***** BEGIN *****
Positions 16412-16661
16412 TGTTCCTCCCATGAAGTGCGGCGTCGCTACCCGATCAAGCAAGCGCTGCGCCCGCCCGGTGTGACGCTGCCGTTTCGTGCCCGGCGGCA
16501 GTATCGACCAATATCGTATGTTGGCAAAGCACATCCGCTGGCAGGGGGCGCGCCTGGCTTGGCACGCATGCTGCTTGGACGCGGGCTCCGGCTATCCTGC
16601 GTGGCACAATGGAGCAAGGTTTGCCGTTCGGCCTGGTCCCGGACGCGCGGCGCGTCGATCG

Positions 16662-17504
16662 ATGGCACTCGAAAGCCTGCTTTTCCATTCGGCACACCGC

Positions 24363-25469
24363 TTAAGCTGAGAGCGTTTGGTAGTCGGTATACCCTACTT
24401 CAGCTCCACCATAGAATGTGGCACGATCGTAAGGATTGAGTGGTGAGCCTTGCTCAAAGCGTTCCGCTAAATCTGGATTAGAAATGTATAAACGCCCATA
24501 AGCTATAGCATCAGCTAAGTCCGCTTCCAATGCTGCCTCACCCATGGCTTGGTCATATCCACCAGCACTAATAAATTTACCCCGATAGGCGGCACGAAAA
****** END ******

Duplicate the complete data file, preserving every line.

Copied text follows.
Positions 16412-16661
16412 TGTTCCTCCCATGAAGTGCGGCGTCGCTACCCGATCAAGCAAGCGCTGCGCCCGCCCGGTGTGACGCTGCCGTTTCGTGCCCGGCGGCA
16501 GTATCGACCAATATCGTATGTTGGCAAAGCACATCCGCTGGCAGGGGGCGCGCCTGGCTTGGCACGCATGCTGCTTGGACGCGGGCTCCGGCTATCCTGC
16601 GTGGCACAATGGAGCAAGGTTTGCCGTTCGGCCTGGTCCCGGACGCGCGGCGCGTCGATCG

Positions 16662-17504
16662 ATGGCACTCGAAAGCCTGCTTTTCCATTCGGCACACCGC

Positions 24363-25469
24363 TTAAGCTGAGAGCGTTTGGTAGTCGGTATACCCTACTT
24401 CAGCTCCACCATAGAATGTGGCACGATCGTAAGGATTGAGTGGTGAGCCTTGCTCAAAGCGTTCCGCTAAATCTGGATTAGAAATGTATAAACGCCCATA
24501 AGCTATAGCATCAGCTAAGTCCGCTTCCAATGCTGCCTCACCCATGGCTTGGTCATATCCACCAGCACTAATAAATTTACCCCGATAGGCGGCACGAAAA